When women come to me wanting to develop their leadership potential, the first thing I ask is, do I have permission to challenge them.
This is a fundamental precept of coaching - a willingness to be open to feedback.
Step 1 in developing your career or role in an organisation - is to understand yourself. This includes how others see you, and even more importantly how you see yourself.
Many people speak of experiencing "imposter syndrome" when they step out of their comfort zone and take on new challenges. We feel exposed to criticism from others, and even more strongly from ourselves. This can erode our confidence, and have us reluctant to take risks at work and in life.
Being unwilling to take risks, undermines our confidence and capacity to lead change: in our working life, our organisations and our community. It stops us from applying for new roles and opportunities, from implementing new policies and strategies, from challenging the status quo.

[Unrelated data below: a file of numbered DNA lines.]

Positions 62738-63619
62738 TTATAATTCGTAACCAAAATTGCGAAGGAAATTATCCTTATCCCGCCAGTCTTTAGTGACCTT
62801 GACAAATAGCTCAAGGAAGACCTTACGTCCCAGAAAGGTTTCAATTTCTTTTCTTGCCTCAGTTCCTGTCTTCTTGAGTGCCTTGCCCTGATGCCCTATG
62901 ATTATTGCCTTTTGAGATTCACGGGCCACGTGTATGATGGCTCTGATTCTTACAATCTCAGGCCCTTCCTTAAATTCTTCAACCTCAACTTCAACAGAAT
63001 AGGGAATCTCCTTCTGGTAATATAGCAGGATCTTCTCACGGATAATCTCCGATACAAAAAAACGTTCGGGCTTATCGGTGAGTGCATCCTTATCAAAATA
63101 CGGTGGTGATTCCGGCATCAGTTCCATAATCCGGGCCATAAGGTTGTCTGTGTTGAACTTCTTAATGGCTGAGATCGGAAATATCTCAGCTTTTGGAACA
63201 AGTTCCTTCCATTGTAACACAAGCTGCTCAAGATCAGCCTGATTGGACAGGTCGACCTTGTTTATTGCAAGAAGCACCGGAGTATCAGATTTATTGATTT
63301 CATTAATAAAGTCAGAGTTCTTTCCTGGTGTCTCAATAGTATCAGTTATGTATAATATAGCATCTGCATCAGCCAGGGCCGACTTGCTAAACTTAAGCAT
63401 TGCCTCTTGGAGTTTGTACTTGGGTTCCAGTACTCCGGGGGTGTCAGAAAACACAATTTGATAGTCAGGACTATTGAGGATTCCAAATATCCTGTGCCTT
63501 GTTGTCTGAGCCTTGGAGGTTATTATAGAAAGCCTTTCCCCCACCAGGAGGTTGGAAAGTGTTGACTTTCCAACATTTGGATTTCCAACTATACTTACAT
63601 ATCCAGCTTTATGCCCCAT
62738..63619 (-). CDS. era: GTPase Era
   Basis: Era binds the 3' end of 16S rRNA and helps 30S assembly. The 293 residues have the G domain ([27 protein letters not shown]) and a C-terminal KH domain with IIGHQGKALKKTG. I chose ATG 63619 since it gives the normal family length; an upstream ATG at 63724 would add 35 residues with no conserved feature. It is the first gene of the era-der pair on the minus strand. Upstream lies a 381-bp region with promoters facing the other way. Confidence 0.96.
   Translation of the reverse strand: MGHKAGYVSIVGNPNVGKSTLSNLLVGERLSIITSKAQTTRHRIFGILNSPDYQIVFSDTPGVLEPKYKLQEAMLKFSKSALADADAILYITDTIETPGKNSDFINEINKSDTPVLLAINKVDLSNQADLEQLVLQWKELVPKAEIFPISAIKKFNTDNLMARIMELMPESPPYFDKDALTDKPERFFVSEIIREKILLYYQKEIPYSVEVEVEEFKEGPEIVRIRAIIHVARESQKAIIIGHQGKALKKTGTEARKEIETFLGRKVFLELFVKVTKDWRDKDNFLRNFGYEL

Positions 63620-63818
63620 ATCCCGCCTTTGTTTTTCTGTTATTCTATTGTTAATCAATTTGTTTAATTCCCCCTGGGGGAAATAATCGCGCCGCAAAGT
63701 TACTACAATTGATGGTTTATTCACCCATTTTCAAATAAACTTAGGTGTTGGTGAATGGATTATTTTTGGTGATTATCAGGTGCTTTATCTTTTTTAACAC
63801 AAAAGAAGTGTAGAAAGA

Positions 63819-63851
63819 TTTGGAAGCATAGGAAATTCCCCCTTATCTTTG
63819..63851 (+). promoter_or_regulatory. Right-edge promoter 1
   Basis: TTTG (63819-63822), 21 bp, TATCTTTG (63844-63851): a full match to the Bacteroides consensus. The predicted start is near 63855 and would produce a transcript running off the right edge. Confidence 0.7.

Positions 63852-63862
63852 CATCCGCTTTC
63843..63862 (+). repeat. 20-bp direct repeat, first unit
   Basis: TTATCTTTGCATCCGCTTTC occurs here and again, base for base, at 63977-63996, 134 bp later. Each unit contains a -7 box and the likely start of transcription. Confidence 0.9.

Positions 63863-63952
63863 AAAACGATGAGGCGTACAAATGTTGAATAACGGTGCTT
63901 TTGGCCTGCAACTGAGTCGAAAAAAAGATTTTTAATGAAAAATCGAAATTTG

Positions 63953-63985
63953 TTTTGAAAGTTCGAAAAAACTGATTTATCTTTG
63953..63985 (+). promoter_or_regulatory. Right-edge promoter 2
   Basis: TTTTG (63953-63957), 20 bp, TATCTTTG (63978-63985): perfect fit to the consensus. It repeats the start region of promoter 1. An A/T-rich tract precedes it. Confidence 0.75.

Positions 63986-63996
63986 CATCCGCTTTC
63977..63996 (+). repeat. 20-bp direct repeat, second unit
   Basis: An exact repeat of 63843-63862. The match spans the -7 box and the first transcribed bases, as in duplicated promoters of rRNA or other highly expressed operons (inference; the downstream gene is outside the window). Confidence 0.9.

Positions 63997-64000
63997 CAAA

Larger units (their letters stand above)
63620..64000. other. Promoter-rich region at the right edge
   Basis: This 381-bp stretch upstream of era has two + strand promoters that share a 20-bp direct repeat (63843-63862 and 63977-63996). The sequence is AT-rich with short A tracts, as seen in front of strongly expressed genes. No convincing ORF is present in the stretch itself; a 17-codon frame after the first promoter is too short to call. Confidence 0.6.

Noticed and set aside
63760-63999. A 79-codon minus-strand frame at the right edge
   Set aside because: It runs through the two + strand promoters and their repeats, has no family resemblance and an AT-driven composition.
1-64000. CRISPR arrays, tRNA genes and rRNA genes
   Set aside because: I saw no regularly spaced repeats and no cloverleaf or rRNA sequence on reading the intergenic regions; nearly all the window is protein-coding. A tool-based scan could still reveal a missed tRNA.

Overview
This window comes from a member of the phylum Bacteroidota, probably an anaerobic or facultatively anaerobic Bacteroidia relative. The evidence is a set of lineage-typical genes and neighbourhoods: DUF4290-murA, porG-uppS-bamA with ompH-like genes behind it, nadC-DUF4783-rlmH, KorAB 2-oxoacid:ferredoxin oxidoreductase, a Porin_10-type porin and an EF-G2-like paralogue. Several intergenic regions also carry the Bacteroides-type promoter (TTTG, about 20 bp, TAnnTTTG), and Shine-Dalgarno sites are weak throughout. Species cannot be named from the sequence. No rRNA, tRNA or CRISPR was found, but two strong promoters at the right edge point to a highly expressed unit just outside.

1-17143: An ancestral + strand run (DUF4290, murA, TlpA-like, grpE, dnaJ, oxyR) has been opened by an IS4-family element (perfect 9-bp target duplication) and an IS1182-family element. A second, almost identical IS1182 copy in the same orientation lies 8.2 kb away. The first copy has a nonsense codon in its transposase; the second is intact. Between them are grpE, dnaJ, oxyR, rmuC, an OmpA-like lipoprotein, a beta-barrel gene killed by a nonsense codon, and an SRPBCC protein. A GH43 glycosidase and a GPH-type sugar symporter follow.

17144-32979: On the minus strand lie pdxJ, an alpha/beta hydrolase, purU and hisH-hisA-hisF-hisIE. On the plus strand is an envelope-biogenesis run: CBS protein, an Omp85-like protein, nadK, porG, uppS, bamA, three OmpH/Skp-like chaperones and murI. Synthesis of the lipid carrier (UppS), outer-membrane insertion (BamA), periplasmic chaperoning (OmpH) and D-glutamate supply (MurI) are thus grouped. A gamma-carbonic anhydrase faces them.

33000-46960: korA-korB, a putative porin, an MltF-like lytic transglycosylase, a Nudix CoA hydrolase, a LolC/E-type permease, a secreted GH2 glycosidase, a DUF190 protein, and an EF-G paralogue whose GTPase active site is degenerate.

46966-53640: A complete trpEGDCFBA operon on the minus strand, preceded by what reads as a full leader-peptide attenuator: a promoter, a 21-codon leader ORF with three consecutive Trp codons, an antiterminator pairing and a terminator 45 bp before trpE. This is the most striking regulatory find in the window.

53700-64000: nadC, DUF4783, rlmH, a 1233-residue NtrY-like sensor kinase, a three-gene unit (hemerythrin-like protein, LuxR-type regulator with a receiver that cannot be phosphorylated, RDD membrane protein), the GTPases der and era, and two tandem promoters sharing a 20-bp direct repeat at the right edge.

Our fear keeps us small, feeling undervalued and unappreciated. It stops us speaking up in a meeting, from getting the resources to pursue our ideas. Ultimately, it stops us following our dreams and standing up for what is right.
However, understanding and appreciating yourself, your values and strengths, provides a foundation from which you can step forward and lead change.
In coaching, there are moments of vulnerability - when something new is learnt or uncovered. In this safe space, you develop the capacity to be OK with these discoveries, and develop small, modest tests to allow others to see this new you.
By understanding our "self", we have a new capacity to navigate the various roles we play in work, home and life.
One of the best compliments I ever received as CEO at Milk Crate Theatre - was from a community member who said they liked that "what you saw is what you get".
When others see and appreciate your authenticity, you begin to develop a culture of trust, from which we can communicate and make change in partnership with those around us.
We can stop holding back, afraid of what others will think, and do what needs to be done.